The Long Journey of Coffee
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Have you ever wondered where your coffee comes from? There are many legends about the origin of coffee beans, including the most famous about an Ethiopian shepherd named Kaldi.
While Kaldi was guarding his herd, he noticed that his goats became more vigorous when they ate the fruits of a particular bush. The curious shepherd tasted these fruits and confirmed their energizing properties. Not knowing what to do, he decided to share his discovery with the abbot of a nearby monastery. At first, the abbot believed that the fruits were the devil’s work and threw them into the fire. But as the coffee beans began to roast, they released an alluring smell. The monks then used the roasted beans to help them stay awake during their prayers.
The native inhabitants of coffee growing areas ate green coffee beans until the Arabs discovered how to make the beans into a beverage. In the beginning, they soaked the beans in cold water and then boiled them to extract the coffee juice. The Arabs also discovered the process of roasting around the 14th century. Later, they began to grind the coffee beans before boiling them in water.
Until the 13th century, Muslims drank coffee for religious purposes. The “bean broth” drove dervishes in orbit, kept the pilgrims awake and also became popular to secular life. Because of this, the consumption of coffee expanded to North Africa, the Eastern Mediterranean and India.
When the Arabs started exporting coffee beans, no fertile berries were allowed to leave the country unless they had been roasted or boiled first, preventing others from growing coffee outside Arabia or Africa. According to tradition, in 1600, Baba Budan, an Indian worshiper and smuggler, left Mecca with fertile seeds tightly strapped to his belly, cultivating the coffee spread around the world.
In 1615, the Venetians were the first to import roasted coffee beans to Europe. Initially, they used coffee for therapeutic purposes, but they quickly learned to make an aromatic beverage.
The Dutch were the first to start producing coffee outside the region of Arabia in 1616. Later, they found the first European-owned coffee plantation on the island of Java, a Dutch colony which is now part of Indonesia, and began selling coffee saplings to aristocrats throughout Europe.
The Dutch donated the desirable exotic plant to Louis XIV around 1714 as a gift for the Royal Botanical Gardens in Paris, le Jardin des Plantes. A few years later, a naval officer, Gabriel Mathieu de Clieu, who had just arrived in Paris from Martinique, a French colony in Caribbean, thought the French could turn Martinique into a “French Java”, so he asked to take cuttings from the king’s coffee bush for cultivation.
Unfortunately, his request was denied, but he was not discouraged by the rejection. One night, he jumped over the wall of le Jardin des Plantes, entered the greenhouse and left with a sapling. According to de Clieu’s diary, during his return voyage to Martinique, an envious passenger, unable to get the coffee tree away from him, cut off a branch.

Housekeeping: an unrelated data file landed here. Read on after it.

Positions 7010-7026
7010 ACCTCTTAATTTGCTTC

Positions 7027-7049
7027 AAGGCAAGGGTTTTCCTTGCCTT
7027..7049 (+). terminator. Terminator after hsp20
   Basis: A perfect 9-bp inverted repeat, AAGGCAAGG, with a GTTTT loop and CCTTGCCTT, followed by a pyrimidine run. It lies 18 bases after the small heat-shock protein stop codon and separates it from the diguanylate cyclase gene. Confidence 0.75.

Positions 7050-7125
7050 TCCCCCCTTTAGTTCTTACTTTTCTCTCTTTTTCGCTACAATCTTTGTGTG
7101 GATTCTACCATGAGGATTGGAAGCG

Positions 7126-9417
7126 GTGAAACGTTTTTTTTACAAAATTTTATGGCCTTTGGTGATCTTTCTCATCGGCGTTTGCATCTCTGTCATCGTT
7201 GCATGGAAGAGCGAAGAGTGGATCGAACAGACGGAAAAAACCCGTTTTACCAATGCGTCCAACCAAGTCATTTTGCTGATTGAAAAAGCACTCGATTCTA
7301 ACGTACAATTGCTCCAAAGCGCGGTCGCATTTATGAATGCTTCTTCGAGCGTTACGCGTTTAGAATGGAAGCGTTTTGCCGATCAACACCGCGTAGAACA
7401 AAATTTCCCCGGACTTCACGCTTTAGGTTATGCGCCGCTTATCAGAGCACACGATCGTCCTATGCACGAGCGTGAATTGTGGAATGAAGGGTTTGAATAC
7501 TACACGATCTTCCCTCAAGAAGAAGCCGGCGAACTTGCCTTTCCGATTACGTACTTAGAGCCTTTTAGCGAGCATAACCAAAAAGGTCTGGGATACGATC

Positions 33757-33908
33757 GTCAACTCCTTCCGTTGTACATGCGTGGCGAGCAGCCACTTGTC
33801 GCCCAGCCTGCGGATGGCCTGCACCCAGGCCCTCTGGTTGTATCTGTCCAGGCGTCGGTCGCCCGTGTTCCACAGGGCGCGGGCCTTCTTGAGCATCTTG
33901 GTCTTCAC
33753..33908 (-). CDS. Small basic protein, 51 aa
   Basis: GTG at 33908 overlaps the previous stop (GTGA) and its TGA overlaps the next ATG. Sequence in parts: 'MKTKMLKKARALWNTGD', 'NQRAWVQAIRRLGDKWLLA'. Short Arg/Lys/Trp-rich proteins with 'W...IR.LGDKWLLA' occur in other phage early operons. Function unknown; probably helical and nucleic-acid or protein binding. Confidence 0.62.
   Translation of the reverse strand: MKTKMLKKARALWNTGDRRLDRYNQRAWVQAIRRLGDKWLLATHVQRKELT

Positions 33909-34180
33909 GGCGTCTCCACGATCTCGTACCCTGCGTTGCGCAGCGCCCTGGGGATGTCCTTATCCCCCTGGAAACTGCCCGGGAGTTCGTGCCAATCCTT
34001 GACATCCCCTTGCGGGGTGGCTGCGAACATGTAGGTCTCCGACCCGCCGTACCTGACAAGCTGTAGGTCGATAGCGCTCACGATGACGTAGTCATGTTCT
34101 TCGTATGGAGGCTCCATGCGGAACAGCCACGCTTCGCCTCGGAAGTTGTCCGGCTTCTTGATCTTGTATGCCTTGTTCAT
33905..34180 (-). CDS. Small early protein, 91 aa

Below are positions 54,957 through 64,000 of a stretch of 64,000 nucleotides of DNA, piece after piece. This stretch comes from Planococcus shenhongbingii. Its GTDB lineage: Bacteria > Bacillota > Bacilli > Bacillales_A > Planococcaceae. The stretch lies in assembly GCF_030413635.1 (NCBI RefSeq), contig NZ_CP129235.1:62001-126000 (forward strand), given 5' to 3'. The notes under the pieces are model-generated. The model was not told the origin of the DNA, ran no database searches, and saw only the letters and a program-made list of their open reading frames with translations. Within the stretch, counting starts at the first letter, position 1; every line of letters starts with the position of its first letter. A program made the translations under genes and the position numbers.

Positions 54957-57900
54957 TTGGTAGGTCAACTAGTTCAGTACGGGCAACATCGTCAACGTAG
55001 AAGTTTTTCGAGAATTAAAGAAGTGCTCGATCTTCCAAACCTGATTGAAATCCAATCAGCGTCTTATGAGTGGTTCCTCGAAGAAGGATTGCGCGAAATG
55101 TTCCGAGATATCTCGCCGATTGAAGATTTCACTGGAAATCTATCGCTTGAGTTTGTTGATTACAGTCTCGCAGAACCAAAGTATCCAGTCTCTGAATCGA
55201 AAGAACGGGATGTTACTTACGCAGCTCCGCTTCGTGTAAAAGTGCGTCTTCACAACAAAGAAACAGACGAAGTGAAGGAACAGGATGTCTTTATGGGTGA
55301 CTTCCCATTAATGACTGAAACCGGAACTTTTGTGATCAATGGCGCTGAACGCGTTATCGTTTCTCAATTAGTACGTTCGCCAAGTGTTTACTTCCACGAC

The ship survived pirates and a huge storm that almost sank it. Eventually, the sun came out, but since there wasn’t enough water for everyone, it had to be rationed. De Clieu shared his rations with the little plant, so this little sapling managed to survive in Martinique under the supervision of armed guards, and finally, it proliferated to 18 million family trees in about 50 years.
The Brazilian government also wanted a share of the coffee market, but they had to get access to the golden seeds. So in 1727, Colonel Palheta got permission from the government under the pretense that he was going to mediate in a border dispute.
His plan to steal the seeds was brilliant. Instead of sneaking in the guarded plantation, handsome Palheta, chose the path of least resistance: the governor’s wife. At the farewell dinner of their relationship, she slyly showed him her dedication by giving him a bouquet filled with hidden coffee seeds.
From these few seeds, Brazil developed into the largest coffee empire in the world. By 1800, the soil and climate, which was ideal for the cultivation of coffee, provided Brazil with huge harvests that caused coffee to go from the elixir enjoyed by only the highest class, to the preferred drink of the masses.
After Brazil, other countries entered coffee production. More specifically, small coffee plants were transported and planted in Jamaica (1730), India and Mexico (1740), Venezuela (1784) and, finally, Colombia at the end of the century in. Coffee production spread throughout Latin America and became one of its main sources of wealth.
Since then, these countries have been at the helm of the world’s coffee production, exporting their fine blends worldwide. You can try these varietals and then is a matter of taste to choose which best suits you. Enjoy!
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